- Find Novel Approaches: When the team is stressed and overworked, it may be time to turn to them for guidance. “You might get an idea that’s outside the box — one that you wouldn’t have thought of on your own. For example, someone might recommend outsourcing or reallocating work at very little cost,” notes Rosemont. A manager might be thinking one thing, but an employee might come up with their own solution. Ask the team to be part of the solution.”
- Encourage Self-Management: Worktime isn’t just about being online and doing things, but spending time on the right things. Train employees to manage their own to-do lists and discern priorities. Self-management can include involving others in tasks, delegating, or getting clarification from a manager.
- Table Some Tasks: Rather than overburden fast and skilled workers, review what tasks or projects you can table for later.
- Fast Track: Is your project delayed? Add underutilized employees and then consider fast-tracking tasks. In fast tracking, some dependencies are worked concurrently rather than in sequence.
What Are Workload Management Tools?
Workload management tools, whether paper or digital, help managers and their teams understand and track assignments, deadlines, and resources. Workload management tools can support the team in the following ways:
- Resource management tools can help managers see the big picture of resource allocations so that it’s easier to shuffle resources as situations change.
- Automation software can route tasks and tickets based on employee capabilities or capacity, and automation can increase back-office output and help with prioritization and tracking.
- A work and resource management platform can aid in anticipating problems by revealing historical patterns of peak activity for teams and for roles, such as extra staffing needs for e-commerce sites and delivery companies during the Christmas season.
- Data from a tracking system can show employee work patterns. When discussing necessary performance improvements with an employee, you can focus on the data to keep the discussion objective and professional.
Tools can be as basic as a paper diary or planner or as sophisticated as enterprise collaboration and work management platforms. But, tools are nothing without skills. “Tools can be helpful, but we can’t see them as a magic bullet,” explains Rosemont. “If someone is overwhelmed, we can’t just get them an app or a project management software license and expect that to fix everything.” She emphasizes that systems and habits, along with good communication, impact productivity: “Tools can help communication happen conveniently. Any project management communication tool can be helpful if it allows an employee to say ‘I’m overwhelmed’ or ‘My workload is out of control.’ But, the tool itself will not fix things. We still need good foundational time management habits, good behavior, and good people skills.”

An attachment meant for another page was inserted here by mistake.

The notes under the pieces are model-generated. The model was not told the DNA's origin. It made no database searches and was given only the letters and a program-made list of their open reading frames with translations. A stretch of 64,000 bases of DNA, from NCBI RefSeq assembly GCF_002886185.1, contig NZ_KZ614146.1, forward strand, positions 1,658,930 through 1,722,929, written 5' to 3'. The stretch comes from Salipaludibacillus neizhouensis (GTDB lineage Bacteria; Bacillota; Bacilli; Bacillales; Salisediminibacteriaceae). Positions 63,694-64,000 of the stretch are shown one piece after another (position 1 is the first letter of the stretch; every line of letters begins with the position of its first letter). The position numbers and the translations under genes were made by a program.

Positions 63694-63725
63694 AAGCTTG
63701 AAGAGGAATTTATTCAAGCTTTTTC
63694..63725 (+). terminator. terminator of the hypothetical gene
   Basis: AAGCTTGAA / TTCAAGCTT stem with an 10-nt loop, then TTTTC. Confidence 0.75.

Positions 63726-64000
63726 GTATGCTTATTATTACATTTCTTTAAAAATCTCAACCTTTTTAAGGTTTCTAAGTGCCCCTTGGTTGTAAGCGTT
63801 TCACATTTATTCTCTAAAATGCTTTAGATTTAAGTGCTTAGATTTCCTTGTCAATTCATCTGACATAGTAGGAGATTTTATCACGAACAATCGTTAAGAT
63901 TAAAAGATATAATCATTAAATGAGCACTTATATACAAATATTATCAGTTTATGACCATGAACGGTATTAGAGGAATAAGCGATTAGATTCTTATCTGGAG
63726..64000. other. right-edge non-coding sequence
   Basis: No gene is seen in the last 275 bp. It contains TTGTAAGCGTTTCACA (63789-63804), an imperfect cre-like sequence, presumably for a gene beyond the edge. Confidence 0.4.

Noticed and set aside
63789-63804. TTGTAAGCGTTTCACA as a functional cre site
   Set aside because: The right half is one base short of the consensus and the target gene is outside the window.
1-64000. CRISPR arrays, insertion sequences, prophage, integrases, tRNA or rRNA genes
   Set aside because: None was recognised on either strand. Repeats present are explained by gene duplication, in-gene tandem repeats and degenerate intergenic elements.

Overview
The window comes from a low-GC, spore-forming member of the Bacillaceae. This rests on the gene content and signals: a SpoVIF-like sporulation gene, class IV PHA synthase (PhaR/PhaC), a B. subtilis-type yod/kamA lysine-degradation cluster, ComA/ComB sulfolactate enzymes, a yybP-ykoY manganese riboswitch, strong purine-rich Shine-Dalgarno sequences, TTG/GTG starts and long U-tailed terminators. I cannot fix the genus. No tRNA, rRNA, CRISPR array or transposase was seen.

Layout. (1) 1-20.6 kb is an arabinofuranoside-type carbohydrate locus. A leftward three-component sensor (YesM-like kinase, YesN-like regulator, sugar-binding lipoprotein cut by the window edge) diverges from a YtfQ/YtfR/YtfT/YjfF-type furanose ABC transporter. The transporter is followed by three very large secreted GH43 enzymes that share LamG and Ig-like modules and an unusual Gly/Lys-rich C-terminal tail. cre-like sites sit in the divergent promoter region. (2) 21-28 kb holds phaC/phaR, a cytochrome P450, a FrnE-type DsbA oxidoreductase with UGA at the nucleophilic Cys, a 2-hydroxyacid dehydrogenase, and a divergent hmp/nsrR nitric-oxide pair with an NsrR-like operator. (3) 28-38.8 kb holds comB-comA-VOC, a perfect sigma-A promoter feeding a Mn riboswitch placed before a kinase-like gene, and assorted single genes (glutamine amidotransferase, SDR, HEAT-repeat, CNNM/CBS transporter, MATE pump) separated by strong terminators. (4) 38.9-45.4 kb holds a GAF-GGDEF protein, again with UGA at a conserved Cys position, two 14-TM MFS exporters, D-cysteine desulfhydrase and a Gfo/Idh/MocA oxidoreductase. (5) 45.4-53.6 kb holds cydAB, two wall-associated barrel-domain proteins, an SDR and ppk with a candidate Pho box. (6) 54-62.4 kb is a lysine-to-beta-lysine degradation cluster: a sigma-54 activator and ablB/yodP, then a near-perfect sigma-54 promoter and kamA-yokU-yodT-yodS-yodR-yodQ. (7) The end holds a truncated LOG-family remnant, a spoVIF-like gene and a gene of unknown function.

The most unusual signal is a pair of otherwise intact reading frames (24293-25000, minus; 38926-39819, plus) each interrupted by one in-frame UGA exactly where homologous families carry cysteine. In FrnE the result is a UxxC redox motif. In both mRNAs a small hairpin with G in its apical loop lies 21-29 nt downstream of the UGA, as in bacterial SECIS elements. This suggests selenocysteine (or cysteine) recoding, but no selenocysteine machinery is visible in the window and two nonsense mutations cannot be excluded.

Enterprise Workload Management
IT workload automation balances IT resources to prioritize and match service demand and business requirements. Enterprise workload management performs workload automation for arrays of servers and multiple platforms and provides overviews of performance across the enterprise.
IT workload management (also called server workload management) consists of processes for determining the proper workload distributions in order to provide optimal performance for applications and users. IT workload management gives an organization the capability to micromanage and control requests and maximize throughput. It aims to prioritize business goals, enable throughput through optimal use of IT resources in pursuit of business goals, and optimize response and turnaround time.
What Is Intelligent Workload Management?
Intelligent workload management (IWM) is an advanced application of IT workload management that models automation and workload organization for multiplatform, cloud, and hybrid systems.
Excel Workload Management Templates
Team workload management templates are available as workload management spreadsheets, lists, and matrices, and you can print them or fill them out online. The following customizable templates are free to download.
Agile Resource Planning Template
This Agile resource planning template is organized according to each project role. It displays each role holder’s name, whether their responsibilities are complete, and the start and end dates for their assignment. The information appears on a Gantt timeline.
Download Agile Resource Planning Template
Human Resources Planning Template
Individual tasks may require more than one team member on different days of the week. The human resources planning template lists tasks, start and end dates, and the hours you require or can access from each resource. A pivot table totals the hours by resource for each month.
Project Resource Planning Template
Task Priority Matrix Template
Leveraging the Eisenhower Principle of workload management, this template provides large spaces for each quadrant in the matrix. Print any of the formats to create rough outlines of your prioritization, or use the Word and Excel versions to draft your thoughts online.
Download Task Priority Matrix Template
Improve Workload Management with Smartsheet
Resource Management by Smartsheet is a powerful resource management software that helps to effectively manage the who, the what, and the when behind projects.
With Resource Management by Smartsheet, you can more easily build the best team for a project, keep project schedules and budgets on track, and confidently forecast business needs.
When teams have clarity into the work getting done and by whom, there’s no telling how much more they can accomplish in the same amount of time. Watch a free demo to learn more about Resource Management by Smartsheet.